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Potsdam was a sanctuary for Frederick the Great, who wanted to escape bustling Berlin.
© L. Seidel / SPSG

Sanssouci Palace

No other palace is so closely linked with the personality of Frederick the Great as Sanssouci Palace. The king’s summer residence was ultimately his favorite place and sanctuary in difficult times.

Frederick the Great wanted to cultivate plums, figs, and wine on Potsdam’s doorstep. In 1744, he had a terraced garden designed in Sanssouci Park for this reason. But, due to the exceptionally beautiful view, he conceived of a summer residence above the terraces just a year later. The New Palace and picture gallery were constructed in subsequent years, while the slopes of the grounds were used as flower and vegetable gardens.

In contrast with the playful design of the garden façade, the north façade is majestic and commanding. A double row of eighty-eight Corinthian columns forms two colonnades in quarter-circle segments enclosing a semicircular cour d'honneur. The Ruins Hill is aligned with this axis to the north.  - © A. Stiebitz / SPSG
In contrast with the playful design of the garden façade, the north façade is majestic and commanding. A double row of eighty-eight Corinthian columns forms two colonnades in quarter-circle segments enclosing a semicircular cour d'honneur. The Ruins Hill is aligned with this axis to the north. - © A. Stiebitz / SPSG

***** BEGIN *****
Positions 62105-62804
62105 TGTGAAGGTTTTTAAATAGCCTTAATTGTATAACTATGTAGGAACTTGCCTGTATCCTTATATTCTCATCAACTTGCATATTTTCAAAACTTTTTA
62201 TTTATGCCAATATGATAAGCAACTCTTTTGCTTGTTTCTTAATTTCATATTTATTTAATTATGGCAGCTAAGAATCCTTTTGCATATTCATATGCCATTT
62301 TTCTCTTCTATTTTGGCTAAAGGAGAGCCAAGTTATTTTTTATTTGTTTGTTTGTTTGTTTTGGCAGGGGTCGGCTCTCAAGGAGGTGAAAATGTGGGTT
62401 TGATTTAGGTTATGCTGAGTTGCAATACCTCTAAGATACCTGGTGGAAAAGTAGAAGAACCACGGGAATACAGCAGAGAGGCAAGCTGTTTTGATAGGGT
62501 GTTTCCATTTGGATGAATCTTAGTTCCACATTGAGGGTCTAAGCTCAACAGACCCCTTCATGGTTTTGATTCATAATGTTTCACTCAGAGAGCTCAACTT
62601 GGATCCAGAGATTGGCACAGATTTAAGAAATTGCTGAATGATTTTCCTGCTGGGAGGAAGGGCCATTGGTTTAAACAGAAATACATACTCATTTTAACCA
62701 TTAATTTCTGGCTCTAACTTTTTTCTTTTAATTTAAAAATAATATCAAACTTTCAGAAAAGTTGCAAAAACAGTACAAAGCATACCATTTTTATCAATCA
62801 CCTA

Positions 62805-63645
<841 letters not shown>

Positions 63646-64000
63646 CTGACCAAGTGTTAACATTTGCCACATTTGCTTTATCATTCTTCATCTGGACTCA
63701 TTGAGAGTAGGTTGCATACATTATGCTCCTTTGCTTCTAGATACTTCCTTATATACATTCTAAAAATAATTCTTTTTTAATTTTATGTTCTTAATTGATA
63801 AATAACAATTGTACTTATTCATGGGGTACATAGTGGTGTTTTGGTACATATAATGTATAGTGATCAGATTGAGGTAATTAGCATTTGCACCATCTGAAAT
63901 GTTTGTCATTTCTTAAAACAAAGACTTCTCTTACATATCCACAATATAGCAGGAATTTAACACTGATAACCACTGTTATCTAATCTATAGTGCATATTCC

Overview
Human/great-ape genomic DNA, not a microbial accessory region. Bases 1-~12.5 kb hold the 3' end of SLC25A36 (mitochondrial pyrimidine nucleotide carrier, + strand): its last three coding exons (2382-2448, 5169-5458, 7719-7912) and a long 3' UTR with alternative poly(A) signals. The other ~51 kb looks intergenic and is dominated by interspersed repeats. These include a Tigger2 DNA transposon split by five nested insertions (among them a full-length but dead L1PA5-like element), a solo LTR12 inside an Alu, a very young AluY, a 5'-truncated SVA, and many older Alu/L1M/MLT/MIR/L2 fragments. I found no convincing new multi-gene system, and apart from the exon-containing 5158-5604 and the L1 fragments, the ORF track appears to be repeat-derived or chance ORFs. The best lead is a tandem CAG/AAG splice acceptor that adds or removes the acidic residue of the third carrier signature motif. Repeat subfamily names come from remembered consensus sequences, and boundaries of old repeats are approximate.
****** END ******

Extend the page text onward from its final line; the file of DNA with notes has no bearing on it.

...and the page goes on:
Today, you will find Frederick II’s tomb on the palace hill. On the pile of ruins to the north of the palace, artificial ruins from the ancient world concealed a water basin. The king was most attached to the lavish waterworks, which only worked properly after the construction of the steam engine building in the 19th century.

The Baroque garden, which had gone out of fashion in the meantime, was redesigned in the style of a landscape park under Frederick the Great’s successors and was expanded by Frederick William IV by structures such as Charlottenhof Palace, the Orangery, and the Roman Baths. They were meant to bring part of Italy to his native country. Today, Sanssouci Park provides a breathtaking backdrop for events such as the Potsdam Court concerts and musical festivals.

“I have chosen the plans of the most beautiful
of what has been built in Europe, above all in Italy.
I have been able to have them executed
with small funds of my own.”

-Frederick II to de Catt, his reader, 1758

Visit

Sanssouci Palace

Hours

January - March:
Monday: closed
Tuesday - Sunday: 10:00 - 16:30

April - October:
Monday: closed
Tuesday - Sunday: 10:00 - 17:30

November - December:
Monday: closed
Tuesday - Sunday: 10:00 - 16:30

On public holidays, weekend opening hours apply unless otherwise stated.
Last admission: 30 minutes before closing

Pricing

Visits to Sanssouci Palace are bound to fixed admission times. Same-day tickets are available for purchase at palace registers as of 10 am. Because the number of admission tickets per day is limited, we recommend purchasing your tickets in advance through the SPSG online ticket shop.

sanssouci+ Ticket
Price: € 19.00 Reduced: € 14.00
Buy tickets online

sanssouci+ Family Ticket
Price: € 49.00

Annual Pass for the Palaces
Price: € 60.00 Reduced: € 40.00

Photo Permit for the Palaces
Valid for one day for all palaces.
Only for private use. Not for publication.
No flash, no tripods.
Price: € 3.00

Contact Information

SPSG | Visitor's Information